Malfunctioning UAV becomes viral sensation in Sean Buckeye's "Drone"

Sean Battkew's work often explores the complex relationship between humanity and technology. His latest short film, "Drone," is no exception.

Like many of Backeu's films, "Drone" has a simple, vital aesthetic that lures the viewer into a false sense of familiarity before taking them in a completely different direction. In this film, Backeu tells the story of a combat drone named Newton that comes to have an ego and conscience after a malfunction in its facial recognition software. Initially intended to be the face of the government's rebranded drone program, the CIA could not have predicted that Newton would rise to influencer status.

The conceit will probably sound familiar, and while watching the short it is almost impossible to avoid comparisons to Brad Bird's The Iron Giant. But whereas Bird looked to the past to tell the story of a self-aware weapon that laments its programmed nature, Buckeye's allegory is far more contemporary. It also adds a new wrinkle to the story by reflecting humanity's tendency toward groupthink through the filter of social media.

When Newton's tweets are live-streamed around the world, watched by millions of followers, the drone becomes a real influencer. At one point, the drone landed in rural America, where fans spray-painted smiley faces on the drone's paws.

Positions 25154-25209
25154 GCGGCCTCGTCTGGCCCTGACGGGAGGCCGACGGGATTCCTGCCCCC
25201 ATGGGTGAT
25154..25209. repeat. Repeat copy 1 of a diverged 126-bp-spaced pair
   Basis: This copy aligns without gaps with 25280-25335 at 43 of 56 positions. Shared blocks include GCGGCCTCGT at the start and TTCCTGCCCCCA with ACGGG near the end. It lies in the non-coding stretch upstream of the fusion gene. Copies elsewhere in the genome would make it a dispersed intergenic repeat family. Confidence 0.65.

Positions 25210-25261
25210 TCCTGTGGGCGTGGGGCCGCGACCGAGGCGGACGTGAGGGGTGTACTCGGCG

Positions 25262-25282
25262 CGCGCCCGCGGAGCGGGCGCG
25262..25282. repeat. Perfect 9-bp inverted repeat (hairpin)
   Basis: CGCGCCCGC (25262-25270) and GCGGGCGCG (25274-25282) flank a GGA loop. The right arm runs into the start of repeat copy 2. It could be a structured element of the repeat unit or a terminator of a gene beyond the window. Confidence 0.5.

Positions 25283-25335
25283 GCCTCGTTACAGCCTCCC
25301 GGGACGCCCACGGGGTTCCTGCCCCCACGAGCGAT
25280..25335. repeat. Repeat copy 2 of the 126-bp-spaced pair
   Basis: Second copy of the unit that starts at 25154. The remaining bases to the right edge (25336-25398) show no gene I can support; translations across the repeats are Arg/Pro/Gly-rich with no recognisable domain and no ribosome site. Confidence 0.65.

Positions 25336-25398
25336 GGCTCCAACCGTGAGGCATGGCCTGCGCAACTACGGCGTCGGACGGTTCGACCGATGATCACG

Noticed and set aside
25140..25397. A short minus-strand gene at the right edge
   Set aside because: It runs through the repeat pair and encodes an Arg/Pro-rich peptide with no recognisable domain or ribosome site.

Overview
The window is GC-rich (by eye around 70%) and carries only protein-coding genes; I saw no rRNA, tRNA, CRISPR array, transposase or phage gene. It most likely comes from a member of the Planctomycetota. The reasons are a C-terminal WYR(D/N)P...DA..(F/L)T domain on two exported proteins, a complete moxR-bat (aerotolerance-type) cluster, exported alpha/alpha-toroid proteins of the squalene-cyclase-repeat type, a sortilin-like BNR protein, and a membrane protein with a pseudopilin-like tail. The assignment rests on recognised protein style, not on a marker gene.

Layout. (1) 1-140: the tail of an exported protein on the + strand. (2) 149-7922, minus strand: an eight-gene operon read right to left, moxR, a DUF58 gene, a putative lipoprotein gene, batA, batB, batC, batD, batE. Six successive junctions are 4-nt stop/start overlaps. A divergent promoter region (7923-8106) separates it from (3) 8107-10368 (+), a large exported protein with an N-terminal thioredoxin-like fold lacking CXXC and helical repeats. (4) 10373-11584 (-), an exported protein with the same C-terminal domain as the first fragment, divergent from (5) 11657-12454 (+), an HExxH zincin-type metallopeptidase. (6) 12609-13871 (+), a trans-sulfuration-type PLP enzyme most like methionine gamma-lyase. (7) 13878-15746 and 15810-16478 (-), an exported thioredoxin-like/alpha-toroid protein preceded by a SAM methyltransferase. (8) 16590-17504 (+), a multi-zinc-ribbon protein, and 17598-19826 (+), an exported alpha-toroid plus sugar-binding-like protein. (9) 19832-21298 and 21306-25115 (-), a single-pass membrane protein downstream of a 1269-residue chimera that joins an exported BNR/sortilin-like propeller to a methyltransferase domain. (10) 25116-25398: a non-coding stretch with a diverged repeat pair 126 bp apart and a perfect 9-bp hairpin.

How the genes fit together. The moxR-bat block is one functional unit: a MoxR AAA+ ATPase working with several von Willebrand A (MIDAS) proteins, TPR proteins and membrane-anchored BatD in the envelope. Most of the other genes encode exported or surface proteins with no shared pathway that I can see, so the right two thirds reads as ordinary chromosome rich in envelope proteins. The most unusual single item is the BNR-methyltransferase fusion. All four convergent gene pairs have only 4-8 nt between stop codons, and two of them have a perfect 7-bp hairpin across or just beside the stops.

By the end of the short, "Drone" feels like both an homage to "The Iron Giant" and a poke at the affection many people have for the titular robot in "The Iron Giant."

"Drone" is a story about the CIA's attempt to paint other UAVs with Newton's painfully ends with the announcement of the continuation of the drone program while painting his face on other UAVs.

Newton's charisma and love for humanity make it a sympathetic character. But will a graffiti-like smile and a bit of introspection about the ethics of murder be enough to convert the masses in favor of the military drone program?

"Drone" enjoyed strong festival screenings, including competition screenings in Annecy, Ottawa, and Sitges. Written and directed by Bacquelieu, the film was produced by Janet Janenne, producer of "My Year of Dicks," which was nominated for an Academy Award for Best Short Film this year.